There is an activity that is the single biggest gas robber. You must constantly battle this gas robber to prevent it from stealing your gas. Any time you drive your car you encounter this problem.
The greatest gas robbing problem is: allowing your car to run when your car is not moving. To state it more simply, allowing your car to idle. Idling is the greatest single factor in decreasing your fuel economy.
When your car is running and you are stopped you are getting zero miles per gallon. This is worth repeating. When your car is idling meaning the motor is running but you are not going anywhere, you are getting zero miles per gallon.
If you are on the freeway for 15 minutes and getting 20 miles per gallon, and all of a sudden traffic stops and you idle without moving for 15 minutes your average miles per gallon just dropped from 20 down to 10. The longer you idle, the worse your average fuel economy gets.
There are several factors that create conditions that cause you to idle excessively. The most common culprits are red lights. When ever you stop at a red light, you are forced to idle your car and burn fuel. Remember that your miles per gallon is zero when idling. Please note that I am not advocating running red lights! I am merely pointing out a gas robbing factor.
Another factor that contributes to situations of excessive idling is rush hour. The high volume of traffic on the road during rush hour forces you to drive slower and stop more often. As a result you end up idling more during rush hour than in non rush hour periods.
Rush hour exaggerates the red light problem. With the higher traffic volume, you are forced to spend more time at red lights than you would in non rush hour periods. Normally, you may get through a particular red light in one cycle, but at rush hour it make take two, three or even four cycles of the light to get through it. So your idling time is increased two, three or even four times.
All that increased idling is robbing you of fuel, and lowering your average miles per gallon. In addition to red lights and rush hour there is one more major cause of idling time. The dreaded orange barrels. Road construction that slows and stops traffic increases your idle time. Of course, rush hour also exacerbates this problem causing even more traffic delays and more idling.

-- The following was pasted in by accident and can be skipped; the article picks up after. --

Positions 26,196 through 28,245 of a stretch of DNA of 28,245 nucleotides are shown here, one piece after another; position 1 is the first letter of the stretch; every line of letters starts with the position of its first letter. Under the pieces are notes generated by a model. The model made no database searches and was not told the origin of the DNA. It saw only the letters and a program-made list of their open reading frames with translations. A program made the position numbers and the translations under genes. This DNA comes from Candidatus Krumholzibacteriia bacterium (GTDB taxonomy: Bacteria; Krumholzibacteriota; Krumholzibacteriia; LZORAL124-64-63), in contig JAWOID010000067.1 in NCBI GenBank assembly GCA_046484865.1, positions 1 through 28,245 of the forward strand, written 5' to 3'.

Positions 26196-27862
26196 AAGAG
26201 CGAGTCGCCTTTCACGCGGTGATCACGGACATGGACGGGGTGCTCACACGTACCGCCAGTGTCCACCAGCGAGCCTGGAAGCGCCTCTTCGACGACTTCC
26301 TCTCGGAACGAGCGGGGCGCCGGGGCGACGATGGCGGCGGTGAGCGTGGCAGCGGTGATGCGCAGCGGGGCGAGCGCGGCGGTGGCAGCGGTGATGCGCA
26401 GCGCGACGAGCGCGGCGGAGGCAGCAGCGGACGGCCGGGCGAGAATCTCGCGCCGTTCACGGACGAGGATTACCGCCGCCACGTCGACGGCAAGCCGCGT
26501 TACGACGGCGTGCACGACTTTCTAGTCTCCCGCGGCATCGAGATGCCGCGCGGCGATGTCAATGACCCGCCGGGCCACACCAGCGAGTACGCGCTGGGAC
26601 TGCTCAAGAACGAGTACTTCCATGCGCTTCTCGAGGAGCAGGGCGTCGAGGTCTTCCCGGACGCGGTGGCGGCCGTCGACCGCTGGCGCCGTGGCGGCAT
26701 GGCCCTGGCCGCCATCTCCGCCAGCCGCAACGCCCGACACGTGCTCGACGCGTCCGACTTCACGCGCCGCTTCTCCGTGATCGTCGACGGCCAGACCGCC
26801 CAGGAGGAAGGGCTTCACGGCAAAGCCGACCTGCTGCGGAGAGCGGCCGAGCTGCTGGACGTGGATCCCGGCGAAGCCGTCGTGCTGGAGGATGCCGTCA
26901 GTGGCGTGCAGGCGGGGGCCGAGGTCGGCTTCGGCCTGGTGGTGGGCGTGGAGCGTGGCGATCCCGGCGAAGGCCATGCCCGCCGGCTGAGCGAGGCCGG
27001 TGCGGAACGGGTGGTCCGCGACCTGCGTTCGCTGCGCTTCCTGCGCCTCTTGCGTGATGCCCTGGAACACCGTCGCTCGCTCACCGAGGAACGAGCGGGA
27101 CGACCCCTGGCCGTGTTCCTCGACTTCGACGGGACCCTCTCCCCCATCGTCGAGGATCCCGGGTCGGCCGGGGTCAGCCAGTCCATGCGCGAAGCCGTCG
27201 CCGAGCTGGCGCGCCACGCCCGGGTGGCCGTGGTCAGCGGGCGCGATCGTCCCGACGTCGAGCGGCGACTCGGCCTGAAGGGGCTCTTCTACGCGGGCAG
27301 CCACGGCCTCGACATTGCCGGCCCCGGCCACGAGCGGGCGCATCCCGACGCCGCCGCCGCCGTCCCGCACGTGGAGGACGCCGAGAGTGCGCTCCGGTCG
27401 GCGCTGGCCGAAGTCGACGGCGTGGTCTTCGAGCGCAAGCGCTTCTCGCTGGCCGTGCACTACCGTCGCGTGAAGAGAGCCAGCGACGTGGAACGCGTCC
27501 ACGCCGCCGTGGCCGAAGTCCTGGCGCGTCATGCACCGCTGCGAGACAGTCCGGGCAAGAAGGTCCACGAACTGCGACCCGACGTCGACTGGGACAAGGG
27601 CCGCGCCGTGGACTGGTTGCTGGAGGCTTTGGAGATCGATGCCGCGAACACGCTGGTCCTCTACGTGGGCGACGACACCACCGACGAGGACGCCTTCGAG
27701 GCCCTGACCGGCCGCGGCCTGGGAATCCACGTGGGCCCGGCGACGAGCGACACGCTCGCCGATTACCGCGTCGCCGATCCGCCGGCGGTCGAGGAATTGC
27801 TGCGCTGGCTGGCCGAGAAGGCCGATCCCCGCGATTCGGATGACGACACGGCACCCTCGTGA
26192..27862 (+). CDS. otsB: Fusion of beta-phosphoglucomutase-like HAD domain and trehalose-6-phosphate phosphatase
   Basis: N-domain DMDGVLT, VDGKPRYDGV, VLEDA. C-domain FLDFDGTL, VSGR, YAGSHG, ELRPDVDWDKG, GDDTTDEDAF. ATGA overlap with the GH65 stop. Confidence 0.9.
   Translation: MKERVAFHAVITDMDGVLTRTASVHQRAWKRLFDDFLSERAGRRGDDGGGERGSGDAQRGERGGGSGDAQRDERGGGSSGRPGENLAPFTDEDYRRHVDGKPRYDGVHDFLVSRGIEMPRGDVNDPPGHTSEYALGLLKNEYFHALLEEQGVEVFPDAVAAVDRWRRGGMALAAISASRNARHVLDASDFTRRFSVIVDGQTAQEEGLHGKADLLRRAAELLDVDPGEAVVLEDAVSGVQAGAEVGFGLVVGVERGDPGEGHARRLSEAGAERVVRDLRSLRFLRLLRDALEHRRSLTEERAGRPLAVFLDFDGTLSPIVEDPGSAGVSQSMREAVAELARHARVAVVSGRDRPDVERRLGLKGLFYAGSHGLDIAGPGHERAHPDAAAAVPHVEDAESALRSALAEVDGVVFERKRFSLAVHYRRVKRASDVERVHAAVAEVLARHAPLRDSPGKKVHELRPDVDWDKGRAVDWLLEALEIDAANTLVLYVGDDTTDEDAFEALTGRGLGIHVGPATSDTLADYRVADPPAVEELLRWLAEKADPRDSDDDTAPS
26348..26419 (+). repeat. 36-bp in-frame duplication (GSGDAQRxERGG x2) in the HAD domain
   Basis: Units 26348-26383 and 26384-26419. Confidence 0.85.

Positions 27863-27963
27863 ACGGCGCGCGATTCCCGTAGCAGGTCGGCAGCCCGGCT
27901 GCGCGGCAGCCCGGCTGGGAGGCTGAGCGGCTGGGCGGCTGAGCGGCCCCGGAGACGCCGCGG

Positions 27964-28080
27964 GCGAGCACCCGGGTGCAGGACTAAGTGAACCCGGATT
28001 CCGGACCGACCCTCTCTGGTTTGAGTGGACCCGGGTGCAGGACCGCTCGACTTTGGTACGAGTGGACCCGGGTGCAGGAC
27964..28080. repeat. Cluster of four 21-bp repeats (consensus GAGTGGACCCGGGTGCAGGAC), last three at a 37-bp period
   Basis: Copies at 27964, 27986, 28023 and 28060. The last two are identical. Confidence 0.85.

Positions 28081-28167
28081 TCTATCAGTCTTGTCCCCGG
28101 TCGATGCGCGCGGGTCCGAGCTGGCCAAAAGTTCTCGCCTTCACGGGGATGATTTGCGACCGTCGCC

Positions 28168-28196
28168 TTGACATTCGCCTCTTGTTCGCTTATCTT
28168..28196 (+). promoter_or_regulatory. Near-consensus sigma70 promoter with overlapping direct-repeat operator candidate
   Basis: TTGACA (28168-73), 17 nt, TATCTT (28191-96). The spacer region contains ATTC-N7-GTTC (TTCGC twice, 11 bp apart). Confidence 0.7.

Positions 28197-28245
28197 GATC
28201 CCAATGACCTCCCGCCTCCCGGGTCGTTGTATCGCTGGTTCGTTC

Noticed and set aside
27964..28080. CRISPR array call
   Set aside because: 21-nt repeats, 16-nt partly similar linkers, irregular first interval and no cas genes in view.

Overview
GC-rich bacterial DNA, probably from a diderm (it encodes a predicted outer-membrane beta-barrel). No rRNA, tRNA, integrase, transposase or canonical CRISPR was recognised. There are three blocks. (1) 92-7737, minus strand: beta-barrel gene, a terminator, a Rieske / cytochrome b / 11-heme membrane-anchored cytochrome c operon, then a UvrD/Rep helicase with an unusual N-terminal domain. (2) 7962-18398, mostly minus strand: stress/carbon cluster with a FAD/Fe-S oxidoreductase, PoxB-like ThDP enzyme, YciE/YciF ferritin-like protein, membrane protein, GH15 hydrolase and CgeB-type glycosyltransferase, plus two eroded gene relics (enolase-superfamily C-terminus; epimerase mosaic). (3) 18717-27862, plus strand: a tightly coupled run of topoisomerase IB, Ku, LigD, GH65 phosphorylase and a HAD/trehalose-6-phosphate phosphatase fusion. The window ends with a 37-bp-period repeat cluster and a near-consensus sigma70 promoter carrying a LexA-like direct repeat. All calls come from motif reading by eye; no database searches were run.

How can you fight this excessive idling? The short answer is planning. You have to plan your driving trips to avoid as many idling situations as possible. I don't advocate not stopping at red lights but you can reduce your idling by planning your travel routes to minimize red lights. Avoid lights that you know have long wait cycles. Plan to avoid areas where you know there is construction. Avoid driving during rush hour if at all possible. Arrive earlier at work to avoid the heavy traffic or stay later at work. Try to stagger your work hours so your commute takes advantage of non rush hour times.
Minimizing situations where you have to sit idling your car will help you maintain better gas mileage. Avoiding as many idle producing situations as possible will go a long way towards getting better fuel economy, thereby saving you gas and saving you money.
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Scott Siegel is the author of a 143 page book of industry insider information on saving gas and dollars at the pump (beatthegaspump.com). Visit us to discover how you can get better gas mileage. Find out how to increase gas mileage.
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